Since the raw plate is thicker than the final part, the final part can be extracted from different positions through the thickness of the raw plate (e.g., Figure 4). The position from within the raw plate that the final part is removed from can have a significant impact on the distortion (due to the different bulk residual stress levels at different locations through the thickness). The position is defined by an offset distance from the bottom surface of the raw plate, zoffset. In the first example, the zoffset = 0, i.e., the bottom surface of the final part is aligned with the bottom surface of the raw plate (z = 0).
The model used here can be modified to consider different part placements within the raw material in a straightforward manner. A significantly different result was obtained considering zoffset = 2.54 mm (0.1inch), which is shown in Figure 5. An opposite pattern of distortion is observed in Figure 5a compared to the case where zoffset = 0 (Figure 3a). The 2D map shown in Figure 5b shows displacements that range from 1.1 mm to -0.6 mm. Figure 5c shows the displacement along the left-right and bottom-top paths, and includes the results obtained with zoffset = 0 for comparison. Compared to zoffset = 0, zoffset = 2.54 mm exhibits displacement along the x direction that ranges from positive-negative-positive values and with higher magnitudes. The displacement along the y direction is similar for both offsets, but have opposite signs.
Another aspect that influences the part distortion is the thickness of the web of the large pocket. The previous results considered a thickness of 2.54 mm (0.1inch), as illustrated in the final part drawing in Figure 1. Reducing the thickness to 0.635 mm (0.025inch) and considering the zoffset = 0 configuration causes significant changes in the results, as observed in Figure 6. A similar pattern of distortion is observed in Figure 6a and Figure 6b compared to Figure 3a and Figure 3b, however the magnitudes of displacement are significantly lower. A line plot comparing the results obtained with both thicknesses is shown in Figure 6c. Overall, the model with reduced thickness (red lines) provides lower displacement magnitudes along both paths (left-right and bottom-top) compared to the initial model with 2.54 mm thickness, and exhibits peak displacement that is lower by about 50%.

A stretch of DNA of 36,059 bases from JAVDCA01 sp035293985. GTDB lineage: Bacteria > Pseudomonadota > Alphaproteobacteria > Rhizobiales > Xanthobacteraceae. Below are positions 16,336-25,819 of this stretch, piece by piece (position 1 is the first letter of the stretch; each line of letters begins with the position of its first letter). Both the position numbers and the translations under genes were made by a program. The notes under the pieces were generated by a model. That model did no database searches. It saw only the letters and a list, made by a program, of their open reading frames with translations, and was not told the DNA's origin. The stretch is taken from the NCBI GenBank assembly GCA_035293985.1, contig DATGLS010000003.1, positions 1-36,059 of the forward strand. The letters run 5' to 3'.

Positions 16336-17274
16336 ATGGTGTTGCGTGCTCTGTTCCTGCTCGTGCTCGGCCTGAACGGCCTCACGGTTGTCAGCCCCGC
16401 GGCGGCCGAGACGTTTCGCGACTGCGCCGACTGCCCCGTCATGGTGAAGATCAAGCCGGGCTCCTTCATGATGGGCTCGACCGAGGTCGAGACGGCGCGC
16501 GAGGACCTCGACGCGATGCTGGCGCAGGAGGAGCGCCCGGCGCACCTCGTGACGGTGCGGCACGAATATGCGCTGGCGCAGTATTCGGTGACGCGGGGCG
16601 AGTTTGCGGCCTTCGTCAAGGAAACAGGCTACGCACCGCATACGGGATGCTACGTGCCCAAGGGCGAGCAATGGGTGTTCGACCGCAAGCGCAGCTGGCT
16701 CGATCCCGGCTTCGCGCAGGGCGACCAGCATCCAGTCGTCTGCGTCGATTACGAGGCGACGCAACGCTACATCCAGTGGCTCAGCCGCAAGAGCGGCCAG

This case study provided an example problem for the estimation of part distortion due to residual stress release from machining, considering a typical bulk residual stress distribution and machining-induced residual stress distribution. The results show significant part distortion, even though the considered bulk residual stress had very low magnitude compared to the yield strength of the material. The results also show that part distortion varies significantly depending on the machining location within the raw stock material.
For more information concerning this case study or any of the residual stress measurement techniques employed at Hill Engineering, feel free to contact us.
 M. B. Prime and M. R. Hill, “Residual stress, stress relief, and inhomogeneity in aluminum plate,” Scripta Materialia, pp. 77-82, 2002.